Abduction survivor speaks to law enforcement about child internet crime safety
By: Robyn Oguinye
GREEN BAY, Wis. - A survivor of a brutal abduction nearly twenty years ago is in Green Bay sharing her story.
Alicia Kozakiewicz spoke to law enforcement at the Internet Crimes Against Children conference where officers received specialized training in investigating technology-driven crimes against children.
The internet had just started to boom when Alicia was in middle school.
She grew up in a safe home, a safe neighborhood and in what she calls a "safe world."
But when she met someone she thought was her age online her safe world was turned upside down and she's hoping her experience will serve as a cautionary tale while giving law enforcement more training.
"I knew that he could kill me, I was no longer in control of my life. My job is to stay alive as long as possible whatever that meant," says Kozakiewicz.
13-year-old Alicia says she was kidnapped, beaten and raped by someone she thought she trusted.
"My intuition spoke up, a little voice said 'Alicia, turn around and go home, this is dangerous.' "I ask everybody, please listen to your intuition, that gut feeling, it's there for reason. It could save your life."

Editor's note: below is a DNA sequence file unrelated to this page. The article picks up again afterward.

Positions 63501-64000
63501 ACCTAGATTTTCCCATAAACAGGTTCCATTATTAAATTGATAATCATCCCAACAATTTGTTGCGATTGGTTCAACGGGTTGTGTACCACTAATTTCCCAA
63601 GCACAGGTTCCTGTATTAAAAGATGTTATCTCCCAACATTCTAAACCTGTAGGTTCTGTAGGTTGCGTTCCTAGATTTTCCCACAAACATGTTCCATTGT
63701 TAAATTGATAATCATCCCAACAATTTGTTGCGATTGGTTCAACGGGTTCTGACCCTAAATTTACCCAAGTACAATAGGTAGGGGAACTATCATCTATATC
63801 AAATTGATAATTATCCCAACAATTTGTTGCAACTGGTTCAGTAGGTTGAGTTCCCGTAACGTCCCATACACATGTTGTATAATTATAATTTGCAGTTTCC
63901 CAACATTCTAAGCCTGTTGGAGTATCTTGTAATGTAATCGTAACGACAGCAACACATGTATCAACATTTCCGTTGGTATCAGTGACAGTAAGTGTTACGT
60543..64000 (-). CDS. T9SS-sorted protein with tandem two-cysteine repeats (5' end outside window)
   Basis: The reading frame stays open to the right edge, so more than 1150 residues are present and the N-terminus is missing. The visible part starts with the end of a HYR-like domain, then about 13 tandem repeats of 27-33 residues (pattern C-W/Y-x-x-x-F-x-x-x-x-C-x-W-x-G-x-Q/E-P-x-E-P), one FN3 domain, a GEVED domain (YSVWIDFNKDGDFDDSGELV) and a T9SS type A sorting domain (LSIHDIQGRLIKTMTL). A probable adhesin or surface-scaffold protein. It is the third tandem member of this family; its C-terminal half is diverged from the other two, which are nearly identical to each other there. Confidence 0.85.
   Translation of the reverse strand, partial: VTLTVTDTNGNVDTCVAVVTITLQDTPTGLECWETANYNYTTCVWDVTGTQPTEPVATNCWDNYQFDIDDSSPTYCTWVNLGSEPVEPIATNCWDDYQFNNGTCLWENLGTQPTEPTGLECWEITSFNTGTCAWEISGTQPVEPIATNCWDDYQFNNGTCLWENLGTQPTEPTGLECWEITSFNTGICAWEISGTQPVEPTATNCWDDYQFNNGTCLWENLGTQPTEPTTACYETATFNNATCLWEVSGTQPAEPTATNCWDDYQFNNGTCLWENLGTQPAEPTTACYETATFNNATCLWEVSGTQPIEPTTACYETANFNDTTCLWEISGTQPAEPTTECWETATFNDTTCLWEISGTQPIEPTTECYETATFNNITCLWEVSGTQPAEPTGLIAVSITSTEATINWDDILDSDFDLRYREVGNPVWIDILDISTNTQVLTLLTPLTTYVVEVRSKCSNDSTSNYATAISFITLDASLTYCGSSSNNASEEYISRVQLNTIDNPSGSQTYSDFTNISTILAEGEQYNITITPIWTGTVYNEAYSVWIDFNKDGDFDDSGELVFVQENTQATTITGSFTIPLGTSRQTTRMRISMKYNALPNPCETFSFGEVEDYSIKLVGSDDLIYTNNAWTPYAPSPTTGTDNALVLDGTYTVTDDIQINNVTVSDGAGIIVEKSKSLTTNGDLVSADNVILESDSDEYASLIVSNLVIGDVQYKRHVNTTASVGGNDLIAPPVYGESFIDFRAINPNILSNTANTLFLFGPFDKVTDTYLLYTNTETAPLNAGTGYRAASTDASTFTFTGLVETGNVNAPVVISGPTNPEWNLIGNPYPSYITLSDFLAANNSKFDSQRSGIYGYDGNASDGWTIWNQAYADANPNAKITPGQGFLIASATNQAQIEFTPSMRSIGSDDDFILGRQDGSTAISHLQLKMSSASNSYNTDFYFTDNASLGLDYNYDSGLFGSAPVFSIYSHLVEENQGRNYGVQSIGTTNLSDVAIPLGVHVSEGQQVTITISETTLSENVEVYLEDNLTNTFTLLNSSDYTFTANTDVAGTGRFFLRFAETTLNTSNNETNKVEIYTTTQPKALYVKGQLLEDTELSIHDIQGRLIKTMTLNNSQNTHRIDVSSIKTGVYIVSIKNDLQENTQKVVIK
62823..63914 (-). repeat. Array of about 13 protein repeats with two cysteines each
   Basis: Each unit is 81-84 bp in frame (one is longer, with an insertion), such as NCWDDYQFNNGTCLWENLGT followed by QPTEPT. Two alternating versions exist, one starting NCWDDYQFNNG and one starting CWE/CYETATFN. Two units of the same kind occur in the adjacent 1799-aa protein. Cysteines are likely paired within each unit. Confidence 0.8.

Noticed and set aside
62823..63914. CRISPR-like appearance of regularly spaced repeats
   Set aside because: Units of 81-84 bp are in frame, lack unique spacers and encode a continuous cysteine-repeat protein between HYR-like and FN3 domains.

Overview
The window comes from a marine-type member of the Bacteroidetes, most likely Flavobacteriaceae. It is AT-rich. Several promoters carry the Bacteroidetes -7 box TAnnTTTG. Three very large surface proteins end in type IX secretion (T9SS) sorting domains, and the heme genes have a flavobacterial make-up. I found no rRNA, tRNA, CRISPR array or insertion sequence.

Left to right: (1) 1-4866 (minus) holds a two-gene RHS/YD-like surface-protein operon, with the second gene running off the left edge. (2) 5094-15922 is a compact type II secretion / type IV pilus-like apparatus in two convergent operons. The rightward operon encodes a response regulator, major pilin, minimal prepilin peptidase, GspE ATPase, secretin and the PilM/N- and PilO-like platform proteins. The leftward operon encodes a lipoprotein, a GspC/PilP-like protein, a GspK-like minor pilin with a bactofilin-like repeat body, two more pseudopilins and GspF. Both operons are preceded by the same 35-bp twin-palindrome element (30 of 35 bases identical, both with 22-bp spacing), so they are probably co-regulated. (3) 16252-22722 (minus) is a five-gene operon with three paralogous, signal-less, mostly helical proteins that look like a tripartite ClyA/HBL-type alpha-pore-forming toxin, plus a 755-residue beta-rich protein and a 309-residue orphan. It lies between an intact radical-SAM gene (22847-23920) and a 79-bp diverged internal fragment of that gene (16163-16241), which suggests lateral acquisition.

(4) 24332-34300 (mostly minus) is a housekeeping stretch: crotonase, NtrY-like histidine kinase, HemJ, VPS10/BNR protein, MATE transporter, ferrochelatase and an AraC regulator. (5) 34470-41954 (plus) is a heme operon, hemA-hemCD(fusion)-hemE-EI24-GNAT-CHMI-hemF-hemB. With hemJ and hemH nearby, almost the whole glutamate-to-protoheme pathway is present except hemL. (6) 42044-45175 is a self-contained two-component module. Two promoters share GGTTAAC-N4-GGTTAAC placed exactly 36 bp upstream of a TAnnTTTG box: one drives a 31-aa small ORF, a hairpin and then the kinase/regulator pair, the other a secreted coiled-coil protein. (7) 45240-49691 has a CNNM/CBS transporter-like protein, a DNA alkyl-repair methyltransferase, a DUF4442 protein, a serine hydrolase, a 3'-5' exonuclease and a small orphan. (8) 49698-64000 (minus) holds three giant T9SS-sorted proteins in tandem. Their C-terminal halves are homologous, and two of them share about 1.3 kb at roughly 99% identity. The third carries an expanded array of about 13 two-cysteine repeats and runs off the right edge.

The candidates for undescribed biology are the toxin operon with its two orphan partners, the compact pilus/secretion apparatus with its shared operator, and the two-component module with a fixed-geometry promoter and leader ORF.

Like many other victims of internet crimes Alicia met her perpetrator online.
But unlike some victims Alicia was saved, her whereabouts discovered by a livestream her abductor created online displaying her torture.
That's why "Alicia's Law" came to be.
It provides funding for training for law enforcement agencies to spot potential online predators.
"Today I got to hear it from the people who need it, who are saying, 'Our load is lighter, a weight is lifted off of our shoulders , we can go out and we can save kids because of this law," says Kozakiewicz.
The law has passed in 11 states and passed in Wisconsin in 2016.
In the first three months of 2018, the Wisconsin task force has reported 119 arrests, more than 200 search warrants and more than 250 subpoenas issued for suspected online predators.
"Alicia's Law" has enabled us to investigate these cases more quickly without compromising anyone's constitutional rights, but allowing law enforcement to get to a potential victim faster," says Wisconsin attorney general Brad Schimel.
Alicia, now 30, says she thinks about her time in her abductor's basement.
"I'm very lucky to be here and I'm so thankful to the people who rescued me because they gave me my life back. I truly got a second chance at life."
And who knows who else may have another chance at life because of "Alicia's Law".
To follow Kozakiewicz's ongoing efforts, follow the link to her website: https://www.aliciakozak.com/.
"Alicia's Law" was created by a group called Protect, you can find more information about them at www.protect.org.